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Old 06-14-2008, 08:18 PM   #15
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I wrote this on another post, but thought I'd mention it here. I'd also like to do the following as I have done this with smaller roasts and it really comes out very good.

Layer your finely diced carrot, onion and celery in the bottom of a small roasting tray and put the bay leaf on top. These vegetables will soften and get lightly browned during roasting, which will give some depth to the gravy you’ll make with them at the end.
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Old 06-14-2008, 08:19 PM   #16
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Quote:
Originally Posted by legend_018 View Post
I'm doing it tomorrow for fathers day. I got a center cut pork loin that's a little over 4lbs. The directions on the package say 25-30 minutes per pound in a 325 degree oven. Should I just make sure I follow these instructions that the sticker says.
You can use that as a guide, but you should still check it with a thermometer.

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My plan was to sear it first and than do 375 degrees until done to probably 155 to be safe and than let it sit.

The other thing I'm rethinking is the butcher says that you wouldn't recommend searing it on the stove first. said he didn't think it would make much of a difference.
He's wrong Searing it creates a wonderful, flavorful browned crust on the outside, as well as leaving fond on the pan that you can use to make a pan sauce for the meat, if you want.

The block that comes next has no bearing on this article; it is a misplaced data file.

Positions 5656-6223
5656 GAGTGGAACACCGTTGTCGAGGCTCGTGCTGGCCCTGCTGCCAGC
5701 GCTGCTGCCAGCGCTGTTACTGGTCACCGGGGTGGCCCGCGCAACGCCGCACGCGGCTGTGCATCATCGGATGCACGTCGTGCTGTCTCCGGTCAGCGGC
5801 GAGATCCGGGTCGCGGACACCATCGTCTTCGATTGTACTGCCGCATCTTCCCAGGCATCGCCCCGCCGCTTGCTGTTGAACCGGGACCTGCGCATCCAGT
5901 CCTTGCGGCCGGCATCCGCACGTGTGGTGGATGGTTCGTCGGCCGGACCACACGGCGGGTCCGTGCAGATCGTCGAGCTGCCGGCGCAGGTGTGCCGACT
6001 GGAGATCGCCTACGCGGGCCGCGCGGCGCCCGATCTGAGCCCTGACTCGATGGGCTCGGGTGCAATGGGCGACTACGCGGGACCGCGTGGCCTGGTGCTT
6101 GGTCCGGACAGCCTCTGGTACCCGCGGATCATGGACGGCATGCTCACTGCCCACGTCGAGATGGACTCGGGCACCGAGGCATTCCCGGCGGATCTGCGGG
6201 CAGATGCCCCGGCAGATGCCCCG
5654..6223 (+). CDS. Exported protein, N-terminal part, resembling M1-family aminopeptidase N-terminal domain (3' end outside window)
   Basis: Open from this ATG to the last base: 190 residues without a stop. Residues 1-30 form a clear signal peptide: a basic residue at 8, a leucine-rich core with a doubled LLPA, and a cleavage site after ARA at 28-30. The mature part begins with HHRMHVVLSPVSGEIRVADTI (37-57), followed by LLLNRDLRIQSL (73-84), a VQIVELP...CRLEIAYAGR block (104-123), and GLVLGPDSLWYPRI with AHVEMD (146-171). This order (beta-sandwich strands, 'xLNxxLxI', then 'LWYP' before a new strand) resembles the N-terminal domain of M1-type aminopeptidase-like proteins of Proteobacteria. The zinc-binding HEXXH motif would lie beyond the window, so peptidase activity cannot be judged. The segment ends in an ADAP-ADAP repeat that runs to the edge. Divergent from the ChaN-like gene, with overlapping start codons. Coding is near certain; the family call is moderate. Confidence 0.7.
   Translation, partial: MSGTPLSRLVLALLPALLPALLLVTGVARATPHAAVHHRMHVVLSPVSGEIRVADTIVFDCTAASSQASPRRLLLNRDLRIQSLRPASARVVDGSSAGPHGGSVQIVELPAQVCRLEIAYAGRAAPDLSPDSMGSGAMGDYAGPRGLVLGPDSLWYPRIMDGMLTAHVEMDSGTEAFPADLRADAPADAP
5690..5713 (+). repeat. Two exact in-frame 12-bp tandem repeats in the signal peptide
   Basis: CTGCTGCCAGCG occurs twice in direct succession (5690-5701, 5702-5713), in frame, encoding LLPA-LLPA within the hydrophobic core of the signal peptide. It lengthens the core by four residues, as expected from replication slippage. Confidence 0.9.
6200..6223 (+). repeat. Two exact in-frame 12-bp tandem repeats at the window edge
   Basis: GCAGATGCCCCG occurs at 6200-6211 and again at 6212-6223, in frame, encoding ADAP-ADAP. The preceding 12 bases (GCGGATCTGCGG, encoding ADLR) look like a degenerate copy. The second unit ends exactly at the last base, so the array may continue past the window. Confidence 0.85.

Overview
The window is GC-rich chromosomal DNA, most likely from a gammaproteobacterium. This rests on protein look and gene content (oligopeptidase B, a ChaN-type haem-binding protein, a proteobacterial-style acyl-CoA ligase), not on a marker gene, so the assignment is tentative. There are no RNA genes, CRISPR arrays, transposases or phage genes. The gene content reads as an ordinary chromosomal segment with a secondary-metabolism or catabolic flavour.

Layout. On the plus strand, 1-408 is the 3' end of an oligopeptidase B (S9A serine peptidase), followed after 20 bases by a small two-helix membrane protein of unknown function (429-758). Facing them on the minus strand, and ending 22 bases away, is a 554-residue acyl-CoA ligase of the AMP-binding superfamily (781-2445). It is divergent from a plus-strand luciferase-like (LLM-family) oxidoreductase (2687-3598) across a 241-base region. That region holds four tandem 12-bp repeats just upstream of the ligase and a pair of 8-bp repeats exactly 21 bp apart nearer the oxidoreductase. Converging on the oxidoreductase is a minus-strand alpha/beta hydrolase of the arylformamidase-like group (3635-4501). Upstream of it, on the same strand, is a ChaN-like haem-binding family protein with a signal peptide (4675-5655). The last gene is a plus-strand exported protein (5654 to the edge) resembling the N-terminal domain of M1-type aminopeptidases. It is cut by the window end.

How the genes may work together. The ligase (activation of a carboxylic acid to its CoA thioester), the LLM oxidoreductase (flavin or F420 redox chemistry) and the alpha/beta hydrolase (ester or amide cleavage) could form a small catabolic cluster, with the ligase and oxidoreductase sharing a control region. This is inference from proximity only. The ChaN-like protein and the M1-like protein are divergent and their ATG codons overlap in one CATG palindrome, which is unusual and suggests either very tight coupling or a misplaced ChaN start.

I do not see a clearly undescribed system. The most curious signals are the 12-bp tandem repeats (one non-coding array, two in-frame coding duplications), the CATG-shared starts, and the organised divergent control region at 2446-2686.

I've made a pork loin with a Cook's Illustrated recipe a few times - seared in a stainless steel pan, then roasted at 325 degrees in the same pan till the thermometer indicates 135 degrees; tent with foil and let rest till temp comes up to 150 degrees. HTH.
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Old 06-14-2008, 09:33 PM   #17
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legend, there are lots of ways to make this a tasty roast. If you want to sear it, then do so. But you don't have to.

If you want to cook it at 400 or 325 or another temperature, go for it. You can cook the roast properly at more than one temperature.

Don't stress out, do what you are comfortable with and enjoy the day.
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Old 06-15-2008, 01:59 PM   #18
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He's wrong Searing it creates a wonderful, flavorful browned crust on the outside, as well as leaving fond on the pan that you can use to make a pan sauce for the meat, if you want.
+1

There's a reason for that thing called the "Maillard Reaction". Purveyors don't always have the best information in regards to cooking their own product sometimes.
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Old 06-15-2008, 05:09 PM   #19
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I gave it a good searing and than popped it into the oven at 375 degrees until the temperature reached 155 and than I let it sit while I warmed up the homemade mashed potatoes and acorn squash/spinache/cheese mixture plus made the gravy. 3 cups of broth (including juices from pan), 4 tablespoons of butter and 4 tablespoons of flour did the trick for the gravy. The pork roast was very juicy and very yummy. Plus we had rolls and nana made the deserts.
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Old 06-15-2008, 10:31 PM   #20
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Sounds great, Legend. I may have to put this on my menu soon.